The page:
The Police and Fire Departments reported to City Council on their staffing requirements over the next five years. Both departments said that their staffing has not increased during recent years, but that additions will be required during the future.
At the March 11 meeting, Police Chief Tim Jackman submitted that “staffing levels will need to increase by 31 sworn officers and 14 civilians in order to optimally serve the community,” particularly to respond to “traffic concerns, youth intervention, and issues associated with homelessness.” The Police Department presently has 216 sworn officers and 187 civilian employees.
“In years past, staffing levels were typically determined by using an officer-to-population ratio, he said. “Using that formula, staffing levels have seen virtually no appreciable increase over the past five years despite the imposition of new regulations and a sea change in policing methodology.” He also noted that while Santa Monica has a population of approximately 88,000 residents, there may be 250,000 people in the city on any given day including visitors and non-resident employees.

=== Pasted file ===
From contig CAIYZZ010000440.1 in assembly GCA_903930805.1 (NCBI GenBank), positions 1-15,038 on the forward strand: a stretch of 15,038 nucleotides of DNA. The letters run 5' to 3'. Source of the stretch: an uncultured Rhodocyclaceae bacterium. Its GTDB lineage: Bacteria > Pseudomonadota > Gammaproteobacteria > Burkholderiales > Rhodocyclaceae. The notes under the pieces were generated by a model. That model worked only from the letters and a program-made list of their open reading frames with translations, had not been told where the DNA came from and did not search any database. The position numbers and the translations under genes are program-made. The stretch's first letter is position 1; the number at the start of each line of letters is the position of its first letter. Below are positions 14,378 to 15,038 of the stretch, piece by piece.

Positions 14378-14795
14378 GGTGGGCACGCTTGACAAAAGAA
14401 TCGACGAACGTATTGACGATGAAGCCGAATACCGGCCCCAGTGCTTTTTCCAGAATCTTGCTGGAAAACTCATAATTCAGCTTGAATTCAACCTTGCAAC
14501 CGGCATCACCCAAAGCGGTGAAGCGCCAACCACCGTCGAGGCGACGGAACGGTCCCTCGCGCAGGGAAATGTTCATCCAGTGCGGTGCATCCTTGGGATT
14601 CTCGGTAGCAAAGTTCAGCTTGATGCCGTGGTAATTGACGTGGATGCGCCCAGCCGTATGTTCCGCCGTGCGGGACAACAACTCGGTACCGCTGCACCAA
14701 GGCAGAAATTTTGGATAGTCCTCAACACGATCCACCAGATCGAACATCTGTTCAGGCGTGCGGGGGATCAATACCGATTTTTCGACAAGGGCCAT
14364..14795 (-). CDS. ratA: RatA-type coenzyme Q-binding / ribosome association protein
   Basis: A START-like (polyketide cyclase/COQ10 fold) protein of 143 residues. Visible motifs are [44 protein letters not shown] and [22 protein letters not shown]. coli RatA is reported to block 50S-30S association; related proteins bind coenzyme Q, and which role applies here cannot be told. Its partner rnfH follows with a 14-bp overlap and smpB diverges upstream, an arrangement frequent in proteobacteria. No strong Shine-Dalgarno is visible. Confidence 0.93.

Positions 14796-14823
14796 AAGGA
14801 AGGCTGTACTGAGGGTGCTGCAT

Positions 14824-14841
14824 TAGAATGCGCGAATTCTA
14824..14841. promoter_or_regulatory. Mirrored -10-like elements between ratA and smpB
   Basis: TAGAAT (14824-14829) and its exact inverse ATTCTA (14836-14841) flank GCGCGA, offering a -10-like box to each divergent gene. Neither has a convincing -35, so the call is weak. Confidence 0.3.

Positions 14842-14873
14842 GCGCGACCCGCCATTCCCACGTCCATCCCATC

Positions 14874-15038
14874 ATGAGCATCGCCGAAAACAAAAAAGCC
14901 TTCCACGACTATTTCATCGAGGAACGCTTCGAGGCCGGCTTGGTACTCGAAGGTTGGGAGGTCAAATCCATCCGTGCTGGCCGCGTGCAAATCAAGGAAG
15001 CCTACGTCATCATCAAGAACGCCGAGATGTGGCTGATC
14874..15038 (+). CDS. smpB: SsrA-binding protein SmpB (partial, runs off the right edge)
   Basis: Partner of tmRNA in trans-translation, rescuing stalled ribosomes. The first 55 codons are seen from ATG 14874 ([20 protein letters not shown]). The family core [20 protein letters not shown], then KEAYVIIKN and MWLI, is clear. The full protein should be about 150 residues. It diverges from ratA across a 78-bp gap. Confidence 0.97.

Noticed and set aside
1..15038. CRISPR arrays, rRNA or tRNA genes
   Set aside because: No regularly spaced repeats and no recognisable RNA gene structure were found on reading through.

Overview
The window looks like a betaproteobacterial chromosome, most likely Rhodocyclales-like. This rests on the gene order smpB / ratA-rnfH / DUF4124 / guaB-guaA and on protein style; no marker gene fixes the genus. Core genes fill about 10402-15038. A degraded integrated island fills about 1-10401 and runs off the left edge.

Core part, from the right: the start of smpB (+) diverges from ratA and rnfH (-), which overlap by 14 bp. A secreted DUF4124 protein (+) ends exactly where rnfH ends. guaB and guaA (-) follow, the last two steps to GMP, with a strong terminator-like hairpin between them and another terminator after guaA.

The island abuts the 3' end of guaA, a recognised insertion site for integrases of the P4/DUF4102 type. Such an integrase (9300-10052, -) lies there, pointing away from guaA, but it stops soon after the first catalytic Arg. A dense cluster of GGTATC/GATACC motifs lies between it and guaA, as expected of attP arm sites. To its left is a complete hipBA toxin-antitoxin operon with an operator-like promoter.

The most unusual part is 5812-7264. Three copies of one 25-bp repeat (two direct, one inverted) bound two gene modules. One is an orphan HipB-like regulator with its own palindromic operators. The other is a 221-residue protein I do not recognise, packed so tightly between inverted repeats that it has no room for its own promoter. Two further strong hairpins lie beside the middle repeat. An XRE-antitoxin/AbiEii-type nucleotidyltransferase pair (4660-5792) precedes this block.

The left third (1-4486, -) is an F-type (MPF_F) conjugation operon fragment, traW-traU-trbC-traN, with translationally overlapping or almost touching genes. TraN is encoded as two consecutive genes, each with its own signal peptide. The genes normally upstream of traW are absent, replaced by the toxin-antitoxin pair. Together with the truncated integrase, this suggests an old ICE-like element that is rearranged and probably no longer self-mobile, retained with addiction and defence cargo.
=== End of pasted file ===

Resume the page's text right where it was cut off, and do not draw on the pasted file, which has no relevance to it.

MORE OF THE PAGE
Fire Chief Jim Hone projected, “The Fire Department needs to hire 16 safety and six non-safety personnel over a five-year period to improve firefighter and public safety and to enhance customer service delivery.” He noted, “During the past 13 years, the Fire Department has experienced a 72 percent increase in emergency call volume without any increase in Fire Suppression and Rescue staffing.”
Hone proposed increasing Fire Department staffing by 23 personnel over the next five years.
Although the Council was of the mind that, in the words of Councilmember Ken Genser, “Public safety is of the highest priority,” the Council received the reports but took no action on them, as City Manager Lamont Ewell said that he would consider the needs of all City departments and present his proposed budget in May.
The Council also heard a report from outgoing Director of Environmental and Public Works Management Craig Perkins on the concept design for a street improvements project on 20th Street and Cloverfield Boulevard between Pico Boulevard and the Santa Monica Freeway. Perkins said the City had held three community meetings on the project and would go back to the community again after hearing the City Council’s input. That input, in sum, was to urge staff to “break down the scale of the streets,” especially 20th Street, to be in keeping with a neighborhood environment.
In other action, the Council proclaimed March 2008 as Women’s History Month in the City of Santa Monica and put over to a future meeting the “second reading,” or final approval, of the ordinance to restrict larger aircraft at Santa Monica Airport.